Offline Rocket Science

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I wonder how much this study cost since you could pretty much get the same information just by reading NSF and come to a better conclusion...
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Online Lar

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I wonder how much this study cost since you could pretty much get the same information just by reading NSF and come to a better conclusion...

Advice is worth what you pay for it. More than once I have been called in to consult about something and the people in the trenches already knew the answer, but the bigwigs wanted an outside expert to  come in and evaluate things.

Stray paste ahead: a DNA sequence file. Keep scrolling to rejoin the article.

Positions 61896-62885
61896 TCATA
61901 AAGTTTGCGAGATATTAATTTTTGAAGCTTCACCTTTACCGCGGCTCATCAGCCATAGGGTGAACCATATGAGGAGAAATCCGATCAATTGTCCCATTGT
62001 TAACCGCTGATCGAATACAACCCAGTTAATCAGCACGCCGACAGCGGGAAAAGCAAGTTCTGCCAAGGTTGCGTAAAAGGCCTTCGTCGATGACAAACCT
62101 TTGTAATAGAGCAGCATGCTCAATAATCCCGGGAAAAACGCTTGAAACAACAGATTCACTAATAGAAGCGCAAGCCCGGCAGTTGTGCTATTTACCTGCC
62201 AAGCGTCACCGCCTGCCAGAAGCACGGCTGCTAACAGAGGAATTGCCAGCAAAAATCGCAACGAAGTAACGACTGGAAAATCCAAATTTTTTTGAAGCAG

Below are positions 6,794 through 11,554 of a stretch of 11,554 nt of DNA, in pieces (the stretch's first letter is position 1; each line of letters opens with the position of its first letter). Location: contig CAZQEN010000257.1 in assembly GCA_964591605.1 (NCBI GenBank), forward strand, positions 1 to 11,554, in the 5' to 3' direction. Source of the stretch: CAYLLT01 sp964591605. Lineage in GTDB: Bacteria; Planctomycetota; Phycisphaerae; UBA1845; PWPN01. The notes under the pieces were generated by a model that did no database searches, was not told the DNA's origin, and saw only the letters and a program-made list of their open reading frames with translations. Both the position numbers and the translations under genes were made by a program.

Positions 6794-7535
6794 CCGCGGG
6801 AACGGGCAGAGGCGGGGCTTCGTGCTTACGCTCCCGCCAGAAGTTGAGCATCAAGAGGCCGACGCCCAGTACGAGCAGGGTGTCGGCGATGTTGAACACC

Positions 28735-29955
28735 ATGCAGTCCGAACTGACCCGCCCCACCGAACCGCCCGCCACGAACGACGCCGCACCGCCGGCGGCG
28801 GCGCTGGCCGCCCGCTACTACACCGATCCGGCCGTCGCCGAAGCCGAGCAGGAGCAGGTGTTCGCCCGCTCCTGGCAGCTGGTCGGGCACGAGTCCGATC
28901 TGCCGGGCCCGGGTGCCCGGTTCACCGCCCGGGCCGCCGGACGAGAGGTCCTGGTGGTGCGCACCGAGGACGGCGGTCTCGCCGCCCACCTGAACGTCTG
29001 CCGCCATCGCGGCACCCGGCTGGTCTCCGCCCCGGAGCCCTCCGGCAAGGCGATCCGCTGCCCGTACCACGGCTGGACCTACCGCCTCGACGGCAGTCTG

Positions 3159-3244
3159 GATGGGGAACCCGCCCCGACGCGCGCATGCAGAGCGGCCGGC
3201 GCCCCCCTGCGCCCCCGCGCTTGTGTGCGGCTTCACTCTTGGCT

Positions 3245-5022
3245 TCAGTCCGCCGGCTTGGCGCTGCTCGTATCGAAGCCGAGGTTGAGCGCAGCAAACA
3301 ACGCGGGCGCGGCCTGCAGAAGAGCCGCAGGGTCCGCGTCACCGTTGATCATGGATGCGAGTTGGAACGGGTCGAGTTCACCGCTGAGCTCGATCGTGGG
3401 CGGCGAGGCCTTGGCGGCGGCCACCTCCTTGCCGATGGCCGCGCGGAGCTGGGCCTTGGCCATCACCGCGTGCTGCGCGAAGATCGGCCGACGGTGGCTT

I LOVE those kinds of gigs, easy money. So just reading NSF (even assuming we weren't all raving pro SpaceX fanboys that have no idea how NASA actually works) won't cut it.
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Online Coastal Ron

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Will be interesting to see the report - that is if it's made public. It might not be made public, since not every report NASA contracts for has to be made public.

More importantly though, in the vein of what Law said, is whether anyone is listening to the results of this report? Was it commissioned to prove a point someone was making internally, or was it a leftover from the Obama era? Or maybe the Trump-era NASA asked for the report, but if it runs counter to any Trump narratives it might not see the light of day.

Need more info before we can jump to anymore conclusions...  ;)